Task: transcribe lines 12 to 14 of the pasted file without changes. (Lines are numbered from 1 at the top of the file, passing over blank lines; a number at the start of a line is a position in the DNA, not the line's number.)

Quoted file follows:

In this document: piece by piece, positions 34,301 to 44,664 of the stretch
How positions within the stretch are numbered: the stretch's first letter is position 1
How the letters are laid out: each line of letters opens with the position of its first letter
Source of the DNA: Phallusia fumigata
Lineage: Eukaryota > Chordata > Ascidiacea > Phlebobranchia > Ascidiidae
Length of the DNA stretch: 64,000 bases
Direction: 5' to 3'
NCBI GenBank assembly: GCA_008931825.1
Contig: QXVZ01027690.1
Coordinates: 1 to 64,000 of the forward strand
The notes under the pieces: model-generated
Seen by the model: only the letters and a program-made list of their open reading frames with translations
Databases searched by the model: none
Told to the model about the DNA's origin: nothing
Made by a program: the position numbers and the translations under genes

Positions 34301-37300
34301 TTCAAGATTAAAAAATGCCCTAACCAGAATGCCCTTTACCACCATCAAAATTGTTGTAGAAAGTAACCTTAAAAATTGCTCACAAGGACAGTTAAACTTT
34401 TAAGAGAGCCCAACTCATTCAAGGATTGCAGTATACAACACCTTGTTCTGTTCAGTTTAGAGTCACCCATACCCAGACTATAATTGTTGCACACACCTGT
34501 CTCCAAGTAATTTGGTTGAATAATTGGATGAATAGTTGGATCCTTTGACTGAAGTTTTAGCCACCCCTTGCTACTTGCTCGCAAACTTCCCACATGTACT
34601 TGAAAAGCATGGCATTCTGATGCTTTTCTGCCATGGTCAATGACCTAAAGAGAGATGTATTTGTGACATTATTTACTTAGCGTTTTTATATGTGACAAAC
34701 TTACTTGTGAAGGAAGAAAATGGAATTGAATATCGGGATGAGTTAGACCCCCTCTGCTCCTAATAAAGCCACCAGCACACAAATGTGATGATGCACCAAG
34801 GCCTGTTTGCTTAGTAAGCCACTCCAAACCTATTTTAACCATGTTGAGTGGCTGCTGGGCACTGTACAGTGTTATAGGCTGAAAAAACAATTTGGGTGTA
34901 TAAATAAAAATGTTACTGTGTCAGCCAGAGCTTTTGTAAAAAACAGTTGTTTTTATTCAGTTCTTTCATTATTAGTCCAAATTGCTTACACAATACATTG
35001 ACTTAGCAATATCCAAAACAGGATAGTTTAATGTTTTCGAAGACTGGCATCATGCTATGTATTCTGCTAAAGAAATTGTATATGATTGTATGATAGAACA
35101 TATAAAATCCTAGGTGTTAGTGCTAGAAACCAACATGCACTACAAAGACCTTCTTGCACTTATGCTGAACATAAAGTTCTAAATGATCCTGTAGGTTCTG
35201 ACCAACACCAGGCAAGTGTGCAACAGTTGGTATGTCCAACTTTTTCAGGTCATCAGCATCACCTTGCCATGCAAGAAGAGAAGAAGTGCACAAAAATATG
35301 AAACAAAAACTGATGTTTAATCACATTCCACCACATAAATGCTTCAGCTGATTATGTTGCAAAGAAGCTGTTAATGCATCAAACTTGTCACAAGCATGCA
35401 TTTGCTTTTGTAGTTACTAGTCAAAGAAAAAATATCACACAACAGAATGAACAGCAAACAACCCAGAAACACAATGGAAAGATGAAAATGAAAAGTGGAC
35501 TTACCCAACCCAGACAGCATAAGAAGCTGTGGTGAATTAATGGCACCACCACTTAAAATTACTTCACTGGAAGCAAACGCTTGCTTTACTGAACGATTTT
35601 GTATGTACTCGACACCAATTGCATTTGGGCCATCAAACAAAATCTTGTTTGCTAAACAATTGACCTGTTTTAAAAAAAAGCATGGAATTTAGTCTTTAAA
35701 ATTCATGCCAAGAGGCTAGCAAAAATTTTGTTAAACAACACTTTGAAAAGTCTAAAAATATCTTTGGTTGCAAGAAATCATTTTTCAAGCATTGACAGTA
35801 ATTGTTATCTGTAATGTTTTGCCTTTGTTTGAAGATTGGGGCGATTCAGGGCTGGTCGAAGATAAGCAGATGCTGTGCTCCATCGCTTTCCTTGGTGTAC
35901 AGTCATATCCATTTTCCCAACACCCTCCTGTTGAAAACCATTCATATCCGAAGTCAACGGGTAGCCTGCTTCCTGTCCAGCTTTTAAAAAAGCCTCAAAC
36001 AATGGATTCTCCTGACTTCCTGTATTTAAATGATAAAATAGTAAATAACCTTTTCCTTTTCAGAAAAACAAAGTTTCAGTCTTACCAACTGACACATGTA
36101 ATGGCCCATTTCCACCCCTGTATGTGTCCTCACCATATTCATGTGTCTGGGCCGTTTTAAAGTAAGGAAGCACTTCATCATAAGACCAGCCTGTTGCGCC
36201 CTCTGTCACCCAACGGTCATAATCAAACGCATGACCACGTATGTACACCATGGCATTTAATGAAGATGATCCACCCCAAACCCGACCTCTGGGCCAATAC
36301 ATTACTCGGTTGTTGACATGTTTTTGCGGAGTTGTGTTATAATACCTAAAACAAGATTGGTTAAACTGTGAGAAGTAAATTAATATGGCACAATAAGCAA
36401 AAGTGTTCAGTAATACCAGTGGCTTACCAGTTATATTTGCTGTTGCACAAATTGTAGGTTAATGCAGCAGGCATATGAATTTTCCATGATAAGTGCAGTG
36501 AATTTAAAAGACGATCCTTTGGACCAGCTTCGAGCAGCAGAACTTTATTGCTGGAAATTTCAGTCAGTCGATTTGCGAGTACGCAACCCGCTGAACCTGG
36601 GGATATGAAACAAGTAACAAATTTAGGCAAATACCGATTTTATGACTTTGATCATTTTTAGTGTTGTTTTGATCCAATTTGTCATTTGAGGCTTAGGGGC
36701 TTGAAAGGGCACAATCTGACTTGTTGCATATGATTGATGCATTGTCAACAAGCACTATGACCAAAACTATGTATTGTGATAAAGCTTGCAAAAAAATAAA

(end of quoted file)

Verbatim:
Seen by the model: only the letters and a program-made list of their open reading frames with translations
Databases searched by the model: none
Told to the model about the DNA's origin: nothing